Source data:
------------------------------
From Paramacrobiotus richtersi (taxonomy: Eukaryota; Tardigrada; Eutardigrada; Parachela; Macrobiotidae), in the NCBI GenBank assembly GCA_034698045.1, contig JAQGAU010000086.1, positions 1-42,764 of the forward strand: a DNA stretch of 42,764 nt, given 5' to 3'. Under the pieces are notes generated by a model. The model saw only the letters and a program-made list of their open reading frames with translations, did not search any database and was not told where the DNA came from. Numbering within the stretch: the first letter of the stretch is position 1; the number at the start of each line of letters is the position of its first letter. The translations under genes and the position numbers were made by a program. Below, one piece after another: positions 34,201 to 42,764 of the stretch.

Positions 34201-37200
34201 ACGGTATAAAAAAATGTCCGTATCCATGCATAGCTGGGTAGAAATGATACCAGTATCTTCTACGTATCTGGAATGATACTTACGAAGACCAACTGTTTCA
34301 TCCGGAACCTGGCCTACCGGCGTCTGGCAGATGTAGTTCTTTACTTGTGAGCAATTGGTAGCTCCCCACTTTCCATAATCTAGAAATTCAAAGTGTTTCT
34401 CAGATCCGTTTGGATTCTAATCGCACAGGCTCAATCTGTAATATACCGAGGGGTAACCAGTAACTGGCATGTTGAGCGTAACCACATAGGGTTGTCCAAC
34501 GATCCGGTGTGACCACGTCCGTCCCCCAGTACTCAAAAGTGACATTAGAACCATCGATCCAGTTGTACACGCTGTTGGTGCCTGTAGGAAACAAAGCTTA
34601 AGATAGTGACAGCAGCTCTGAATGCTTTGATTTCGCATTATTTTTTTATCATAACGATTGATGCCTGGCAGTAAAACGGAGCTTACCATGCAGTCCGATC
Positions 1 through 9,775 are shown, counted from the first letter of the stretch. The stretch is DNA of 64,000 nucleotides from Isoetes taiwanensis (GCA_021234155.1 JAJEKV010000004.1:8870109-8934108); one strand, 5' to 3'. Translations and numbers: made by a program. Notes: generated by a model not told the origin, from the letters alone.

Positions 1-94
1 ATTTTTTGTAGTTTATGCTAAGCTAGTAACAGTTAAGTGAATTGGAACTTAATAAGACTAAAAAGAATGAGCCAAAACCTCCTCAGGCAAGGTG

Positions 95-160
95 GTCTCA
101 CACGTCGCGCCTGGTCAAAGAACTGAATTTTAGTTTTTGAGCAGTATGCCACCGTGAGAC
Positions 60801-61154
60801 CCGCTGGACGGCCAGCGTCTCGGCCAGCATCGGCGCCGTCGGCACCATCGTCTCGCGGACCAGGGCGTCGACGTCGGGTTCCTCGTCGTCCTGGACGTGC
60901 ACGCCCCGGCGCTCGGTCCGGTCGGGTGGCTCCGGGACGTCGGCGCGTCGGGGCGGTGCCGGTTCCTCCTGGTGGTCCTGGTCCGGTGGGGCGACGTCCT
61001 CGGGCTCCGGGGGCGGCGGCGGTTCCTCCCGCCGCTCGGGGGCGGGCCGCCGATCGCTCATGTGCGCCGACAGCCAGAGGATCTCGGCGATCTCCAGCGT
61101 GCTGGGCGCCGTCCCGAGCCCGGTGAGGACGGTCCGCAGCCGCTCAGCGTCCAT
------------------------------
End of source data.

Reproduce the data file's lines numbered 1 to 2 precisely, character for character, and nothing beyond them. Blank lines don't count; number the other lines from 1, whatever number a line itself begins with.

From Paramacrobiotus richtersi (taxonomy: Eukaryota; Tardigrada; Eutardigrada; Parachela; Macrobiotidae), in the NCBI GenBank assembly GCA_034698045.1, contig JAQGAU010000086.1, positions 1-42,764 of the forward strand: a DNA stretch of 42,764 nt, given 5' to 3'. Under the pieces are notes generated by a model. The model saw only the letters and a program-made list of their open reading frames with translations, did not search any database and was not told where the DNA came from. Numbering within the stretch: the first letter of the stretch is position 1; the number at the start of each line of letters is the position of its first letter. The translations under genes and the position numbers were made by a program. Below, one piece after another: positions 34,201 to 42,764 of the stretch.

Positions 34201-37200